The Bush/Cheney regime has precious few options left globally as they are distrusted everywhere with good reason, but they still have a last card to play in their global game of RISK—a rain of bombs and missiles from the air.
As they don't really have any spare troops for anything above small Special Forces insertions, tempting air strikes has to be the height of folly.
In any case,
The opportunity to make good as an occupier by the U.S. and NATO in Afghanistan is long-gone.
Air strikes, if sent in, should be viewed within the context of a failed war, as in Nixon’s Christmas bombing of Vietnam 1972.
If it occurs along with the predicted Cheney attack on Iran in August, would be Islamic regimes or anarchic regions at war with the U.S., NATO, and probably Israel, from Pakistan to Hezbollah in southern Lebanon.
The rise of a militant "Caliphate" thereby—another bogeyman used to scare Americans by Bush/Cheney—becomes a self-fulfilling prophecy.
Add another jolting terrorist attack in the U.S. "homeland" and the senatorial Gauleiters will ditch all resistance to the Bush regime and applaud or remain silent as a martial law regime is instituted.
The "Enabling Act" has already been drafted and passed allowing Bush to do just that with no chance of avoiding it other than impeachment before it happens, or an American military putsch to remove him at the last minute.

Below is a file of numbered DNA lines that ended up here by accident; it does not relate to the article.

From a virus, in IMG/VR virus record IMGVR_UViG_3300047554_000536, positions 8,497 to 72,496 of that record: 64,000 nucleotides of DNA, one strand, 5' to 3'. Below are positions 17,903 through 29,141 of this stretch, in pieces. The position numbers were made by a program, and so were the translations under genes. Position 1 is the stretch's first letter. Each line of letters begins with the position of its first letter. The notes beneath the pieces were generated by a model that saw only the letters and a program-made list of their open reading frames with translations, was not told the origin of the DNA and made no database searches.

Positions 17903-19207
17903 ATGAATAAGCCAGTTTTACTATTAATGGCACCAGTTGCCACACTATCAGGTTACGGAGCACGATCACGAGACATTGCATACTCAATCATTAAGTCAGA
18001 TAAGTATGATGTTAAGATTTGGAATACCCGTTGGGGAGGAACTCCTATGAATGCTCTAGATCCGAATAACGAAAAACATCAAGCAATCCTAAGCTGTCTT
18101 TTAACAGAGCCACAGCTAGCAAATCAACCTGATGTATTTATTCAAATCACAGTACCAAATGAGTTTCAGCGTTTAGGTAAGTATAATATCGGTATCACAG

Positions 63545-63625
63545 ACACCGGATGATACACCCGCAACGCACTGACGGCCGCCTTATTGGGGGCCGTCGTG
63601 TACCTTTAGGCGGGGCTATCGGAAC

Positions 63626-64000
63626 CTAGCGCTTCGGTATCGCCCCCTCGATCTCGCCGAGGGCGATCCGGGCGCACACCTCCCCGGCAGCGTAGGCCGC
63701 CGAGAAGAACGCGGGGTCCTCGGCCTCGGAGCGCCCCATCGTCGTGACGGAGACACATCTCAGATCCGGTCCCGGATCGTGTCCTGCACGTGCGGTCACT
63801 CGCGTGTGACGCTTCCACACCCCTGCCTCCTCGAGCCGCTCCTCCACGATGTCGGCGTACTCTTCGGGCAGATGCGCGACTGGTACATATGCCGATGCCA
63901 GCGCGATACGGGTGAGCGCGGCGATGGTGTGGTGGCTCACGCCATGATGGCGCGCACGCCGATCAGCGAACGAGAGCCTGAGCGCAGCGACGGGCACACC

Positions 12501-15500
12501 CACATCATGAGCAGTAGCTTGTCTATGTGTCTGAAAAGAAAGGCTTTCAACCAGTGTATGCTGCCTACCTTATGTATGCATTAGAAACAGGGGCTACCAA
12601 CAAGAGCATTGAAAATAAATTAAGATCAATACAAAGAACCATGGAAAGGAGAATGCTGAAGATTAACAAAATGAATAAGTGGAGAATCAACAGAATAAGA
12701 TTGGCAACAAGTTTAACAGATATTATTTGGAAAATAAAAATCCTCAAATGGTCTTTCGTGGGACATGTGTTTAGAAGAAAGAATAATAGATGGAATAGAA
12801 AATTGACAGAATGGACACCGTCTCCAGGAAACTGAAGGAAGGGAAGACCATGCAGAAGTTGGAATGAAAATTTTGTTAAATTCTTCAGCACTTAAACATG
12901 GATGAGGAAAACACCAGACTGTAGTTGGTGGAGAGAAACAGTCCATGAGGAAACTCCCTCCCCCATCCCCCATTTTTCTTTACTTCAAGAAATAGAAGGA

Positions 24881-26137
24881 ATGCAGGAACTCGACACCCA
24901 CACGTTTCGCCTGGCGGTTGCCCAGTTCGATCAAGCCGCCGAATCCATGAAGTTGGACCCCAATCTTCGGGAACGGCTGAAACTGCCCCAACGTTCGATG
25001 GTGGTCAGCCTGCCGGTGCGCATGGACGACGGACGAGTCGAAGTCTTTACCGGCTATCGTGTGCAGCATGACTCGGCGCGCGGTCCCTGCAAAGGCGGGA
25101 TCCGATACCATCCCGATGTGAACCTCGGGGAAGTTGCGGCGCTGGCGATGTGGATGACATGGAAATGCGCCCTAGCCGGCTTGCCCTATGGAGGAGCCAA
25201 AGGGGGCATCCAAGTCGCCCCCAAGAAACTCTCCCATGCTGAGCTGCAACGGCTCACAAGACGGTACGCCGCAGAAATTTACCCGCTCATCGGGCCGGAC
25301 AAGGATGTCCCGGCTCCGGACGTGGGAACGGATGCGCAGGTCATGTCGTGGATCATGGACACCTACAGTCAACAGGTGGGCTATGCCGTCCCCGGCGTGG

Bush’s Martial Law Act of 2007 modified the Insurrection Act. Section 333 states that in the event of
"….major public emergencies; interference with State and Federal law, the President may employ the armed forces, including the National Guard in Federal service, to restore public order and enforce the laws of the United States when, as a result of a natural disaster, epidemic, or other serious public health emergency, terrorist attack or incident, or other condition in any State or possession of the United States, the President determines that domestic violence has occurred to such an extent that the constituted authorities of the State or possession are incapable of (’refuse’ or ‘fail’ in) maintaining public order, ‘in order to suppress, in any State, any.Beyond U.S. borders, the prospects are even grimmer.
An attack on Iran would "logically" have to involve small nukes to get at underground Iranian nuclear facilities. This would start WW III in the sense of an unpredictable, drawing in other countries into the maelstrom rapidly, even Russia and China in particular, and Syria certainly as it has a defense pact with Iran.
Israel would likely be involved in the air attacks (perhaps even leading them to give the US an excuse).
The bogus "War on Terror" launched by this sociopath in Washington remains the most spectacular public relations disaster for a government since the Germans torched Louvain in late August 1914.